One can express an elemental animal force in stage violence. You can give it or take it. There is genuine freedom in allowing yourself to feel the emotional, if not the physical impact of taking a slap in the face, or getting knifed, or just yelled at, to release your inherent masochism, or beat the hell out of someone who does or doesn’t like it… all of human variation is there.


EMMALY WIEDERHOLT: There are so many allusions in the text… Shakespeare, King Arthur, Lewis Carroll, The Rite of Spring, Tarot cards… why did you draw on so many different references, and what do you hope to illustrate through the use of so many references? Was there a particular theme you looked for when choosing references to allude to in the text?

MANTRA PLONSEY: The story of the transit through an “underworld”, in many traditions, begins with the Epic of Gilgamesh, travels through Greek theatre, European and Asian myth, appears in every recorded history in every culture and continues to present day (and will, I predict, for as long as we tell stories). Its themes have been unceasingly with us in ancient and contemporary works– see Wagner’s Ring Cycle, The Matrix films, Harry Potter– and in these, the residents of the Underworld must always meet the hero with ordeals and tests before he or she may ascend to the sunlit lands, and this occurs always with the hero receiving precious new knowledge, gifts and secrets.

I chose to draw from several “Underworld” traditions for the questions Arthur must answer before he may reach each level — Tarot for the occult, Shakespeare for tragedy and to express a use of  literary  scholarship as an arcane challenge, Alice in her rather disturbing transit through distorted reality– I believe it was David Ryther who contributed the idea of using Le Sacre du Printemps, which happens to dovetail with the trope of the virgin sacrifice– King Arthur appears as the champion of Right vs. Might, whose visionary idea of chivalry is broken and destroyed at the end of Malory’s medieval work, Le Morte D’Arthur. All of these sources have a sort of shadow to them, and I love each of these elements for the sense I have of their origins in a sort of eternal, infinite past, which we imagined as the setting for the band’s lair.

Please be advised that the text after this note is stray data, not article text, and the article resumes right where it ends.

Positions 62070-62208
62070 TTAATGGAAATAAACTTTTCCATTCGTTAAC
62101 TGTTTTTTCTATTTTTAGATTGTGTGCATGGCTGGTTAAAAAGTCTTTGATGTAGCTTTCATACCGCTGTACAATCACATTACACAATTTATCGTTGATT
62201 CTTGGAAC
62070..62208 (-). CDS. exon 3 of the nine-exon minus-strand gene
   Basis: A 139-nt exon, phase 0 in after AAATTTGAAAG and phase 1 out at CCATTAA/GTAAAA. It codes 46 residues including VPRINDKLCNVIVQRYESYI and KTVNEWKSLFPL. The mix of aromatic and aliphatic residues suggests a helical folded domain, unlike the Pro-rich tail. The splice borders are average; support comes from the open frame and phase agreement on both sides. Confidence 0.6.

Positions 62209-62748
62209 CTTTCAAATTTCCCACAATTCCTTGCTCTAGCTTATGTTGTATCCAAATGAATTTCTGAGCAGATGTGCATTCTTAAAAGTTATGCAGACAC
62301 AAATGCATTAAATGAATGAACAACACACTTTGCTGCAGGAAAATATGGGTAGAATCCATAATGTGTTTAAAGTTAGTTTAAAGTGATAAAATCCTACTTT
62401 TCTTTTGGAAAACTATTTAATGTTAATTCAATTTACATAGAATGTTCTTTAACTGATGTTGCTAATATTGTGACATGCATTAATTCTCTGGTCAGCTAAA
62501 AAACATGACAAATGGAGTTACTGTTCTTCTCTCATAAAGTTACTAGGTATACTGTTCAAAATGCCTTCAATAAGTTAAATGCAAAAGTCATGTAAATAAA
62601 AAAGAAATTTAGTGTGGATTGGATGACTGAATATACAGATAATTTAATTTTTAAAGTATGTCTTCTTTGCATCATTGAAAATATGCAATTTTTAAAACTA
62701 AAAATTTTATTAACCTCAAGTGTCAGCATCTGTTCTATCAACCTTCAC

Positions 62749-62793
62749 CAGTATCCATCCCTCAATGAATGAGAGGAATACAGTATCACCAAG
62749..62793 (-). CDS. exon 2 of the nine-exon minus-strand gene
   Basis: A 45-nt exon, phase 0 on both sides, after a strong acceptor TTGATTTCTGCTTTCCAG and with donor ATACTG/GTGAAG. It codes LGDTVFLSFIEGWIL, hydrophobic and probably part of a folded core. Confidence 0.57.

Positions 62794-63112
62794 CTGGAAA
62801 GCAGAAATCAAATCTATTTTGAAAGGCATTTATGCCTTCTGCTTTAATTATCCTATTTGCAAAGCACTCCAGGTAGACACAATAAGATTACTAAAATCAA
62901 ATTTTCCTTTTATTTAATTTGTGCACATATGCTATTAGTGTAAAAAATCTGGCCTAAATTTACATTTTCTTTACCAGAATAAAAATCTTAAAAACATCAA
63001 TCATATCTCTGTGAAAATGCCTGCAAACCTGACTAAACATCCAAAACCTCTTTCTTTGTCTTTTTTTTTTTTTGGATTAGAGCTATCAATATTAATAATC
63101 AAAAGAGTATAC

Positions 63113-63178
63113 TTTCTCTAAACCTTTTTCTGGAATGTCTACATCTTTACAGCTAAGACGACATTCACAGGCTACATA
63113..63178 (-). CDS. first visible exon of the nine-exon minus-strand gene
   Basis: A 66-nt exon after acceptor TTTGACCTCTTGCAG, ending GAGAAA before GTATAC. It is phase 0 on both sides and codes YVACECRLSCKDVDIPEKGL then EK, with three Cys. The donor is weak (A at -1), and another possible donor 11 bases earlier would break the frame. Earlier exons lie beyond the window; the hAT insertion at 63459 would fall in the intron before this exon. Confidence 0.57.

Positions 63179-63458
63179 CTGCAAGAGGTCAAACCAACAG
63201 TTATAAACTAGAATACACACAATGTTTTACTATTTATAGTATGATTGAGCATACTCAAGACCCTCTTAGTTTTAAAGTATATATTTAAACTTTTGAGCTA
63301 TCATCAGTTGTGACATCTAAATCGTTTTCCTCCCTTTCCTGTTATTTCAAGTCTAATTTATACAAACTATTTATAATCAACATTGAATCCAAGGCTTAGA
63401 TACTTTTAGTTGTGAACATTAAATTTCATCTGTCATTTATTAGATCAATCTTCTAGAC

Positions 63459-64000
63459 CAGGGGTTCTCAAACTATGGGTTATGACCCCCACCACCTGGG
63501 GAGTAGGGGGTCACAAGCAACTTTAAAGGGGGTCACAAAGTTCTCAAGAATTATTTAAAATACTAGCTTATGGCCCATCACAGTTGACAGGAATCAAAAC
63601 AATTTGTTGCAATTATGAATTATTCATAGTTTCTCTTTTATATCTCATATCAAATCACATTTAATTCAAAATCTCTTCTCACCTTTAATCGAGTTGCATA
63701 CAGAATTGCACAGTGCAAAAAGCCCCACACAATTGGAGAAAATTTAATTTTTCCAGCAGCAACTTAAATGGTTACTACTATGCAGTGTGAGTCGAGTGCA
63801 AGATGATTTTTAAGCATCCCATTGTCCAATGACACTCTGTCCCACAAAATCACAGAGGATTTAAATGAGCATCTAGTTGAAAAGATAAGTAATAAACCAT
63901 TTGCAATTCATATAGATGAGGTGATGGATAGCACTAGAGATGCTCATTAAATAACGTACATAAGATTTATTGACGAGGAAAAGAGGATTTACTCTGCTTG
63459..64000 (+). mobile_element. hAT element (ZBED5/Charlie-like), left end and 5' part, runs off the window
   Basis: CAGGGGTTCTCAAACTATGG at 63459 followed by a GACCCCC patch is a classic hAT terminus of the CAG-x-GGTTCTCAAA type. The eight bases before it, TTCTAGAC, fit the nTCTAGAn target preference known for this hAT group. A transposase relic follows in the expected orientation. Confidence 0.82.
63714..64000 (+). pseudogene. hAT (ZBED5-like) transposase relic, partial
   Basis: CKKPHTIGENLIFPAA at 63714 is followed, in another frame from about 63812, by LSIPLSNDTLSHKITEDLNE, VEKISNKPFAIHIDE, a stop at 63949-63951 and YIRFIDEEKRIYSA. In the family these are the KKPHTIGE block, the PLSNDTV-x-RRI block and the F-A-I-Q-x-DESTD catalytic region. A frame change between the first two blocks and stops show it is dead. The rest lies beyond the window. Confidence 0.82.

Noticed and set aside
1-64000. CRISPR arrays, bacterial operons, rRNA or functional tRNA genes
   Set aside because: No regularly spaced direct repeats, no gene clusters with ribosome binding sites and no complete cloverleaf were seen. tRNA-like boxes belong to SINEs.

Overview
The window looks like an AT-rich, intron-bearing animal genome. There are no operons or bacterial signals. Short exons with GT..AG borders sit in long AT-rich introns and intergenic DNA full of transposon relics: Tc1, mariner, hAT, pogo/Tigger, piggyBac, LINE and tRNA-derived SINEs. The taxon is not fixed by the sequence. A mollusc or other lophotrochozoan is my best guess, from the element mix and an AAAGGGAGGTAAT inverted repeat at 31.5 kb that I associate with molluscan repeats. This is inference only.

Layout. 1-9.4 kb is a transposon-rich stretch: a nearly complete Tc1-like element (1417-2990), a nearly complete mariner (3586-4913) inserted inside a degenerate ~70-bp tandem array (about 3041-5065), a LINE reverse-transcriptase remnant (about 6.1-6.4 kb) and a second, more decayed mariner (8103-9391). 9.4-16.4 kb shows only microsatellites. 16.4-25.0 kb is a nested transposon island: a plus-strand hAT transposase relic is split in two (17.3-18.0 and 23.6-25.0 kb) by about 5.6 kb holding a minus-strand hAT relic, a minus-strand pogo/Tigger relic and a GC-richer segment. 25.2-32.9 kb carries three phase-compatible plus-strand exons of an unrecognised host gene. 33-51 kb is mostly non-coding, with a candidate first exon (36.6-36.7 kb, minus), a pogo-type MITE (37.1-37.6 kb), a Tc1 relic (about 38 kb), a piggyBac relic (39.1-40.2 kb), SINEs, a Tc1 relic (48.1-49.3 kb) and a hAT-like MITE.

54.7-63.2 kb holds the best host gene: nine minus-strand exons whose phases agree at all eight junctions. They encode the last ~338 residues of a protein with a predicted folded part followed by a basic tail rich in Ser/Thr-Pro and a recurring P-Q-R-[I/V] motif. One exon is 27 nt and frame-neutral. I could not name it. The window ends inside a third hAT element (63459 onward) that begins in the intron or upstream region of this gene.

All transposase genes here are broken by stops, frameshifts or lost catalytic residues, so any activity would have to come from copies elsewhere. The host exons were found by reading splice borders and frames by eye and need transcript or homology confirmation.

The name ‘Arthur’ for our hero was my spontaneous impulse, which led startlingly to countless parallels for the story. Eric was born in England, which I had forgotten. King Arthur’s inclusion led, predictably, to irresistible appearances from several other members of the Round Table. Eric suggested we name a central character, played by Keith Penney, “Lance”, perhaps half-jokingly, but the resonance really grew and continued to evolve. I couldn’t help it. The references shouldered their way in, and, for instance, one young knight in particular became utterly crucial to the plot in ways we hadn’t anticipated. That’s the sort of thing that happens all the time in Dandelion– happy accidents of lighting, location, properties, circumstance, people showing sides of themselves that were dormant or not fully expressed blossoming– myself included.

EMMALY WIEDERHOLT: How has your understanding of the text changed from when you wrote it to now when you perform it?

MANTRA PLONSEY: One way to look at is that to perform this part myself means that it can be played the way I see it. Besides this convenience, the relationships between each of the characters and mine (onstage and in real life) have deepened. I was becoming intensely identified with the role as I was writing it, and because of this, the villain’s effect upon my comrades is possibly more profound than it would have been if I didn’t play the part. I feel that  my understanding of the text itself hasn’t wavered. The individual words, dance, music, blocking, lights, effects, etc., do indeed keep metamorphosing, as they always do in Dandelion, which is a big reason why I love the company.

The Therapist as Sibyl idea quickly disappeared almost entirely, becoming subsumed into the character of the sinister bandleader Sarastro. Indeed, I personally had never meant to play anything more than a disembodied voice, nearly obscured in the darkened loft with my back to the audience, and wearing a blindfold, leaving me free to help direct. Of course, sometimes it seems that, due to our  dedication to create a collectively functioning ensemble,  nobody in the troupe ever really gives up one responsibility for another, except in the degree of involvement per piece. Mostly we add more on! We thought of casting every other member of the company as Sarastro, until Eric had the brainstorm to try cross-gendered portrayal, with me playing the male character as male in costume and makeup, yet ambiguously so, with the spoken and singing voices ranging between male and female tonalities. Sarastro himself went from being a purely evil, singly dimensional archetype to becoming a more conflicted, fully developed personality while still retaining a supernatural glamour; he assumed the classic position of the disguised, apparently hostile guide who initiates the novice into the mystery.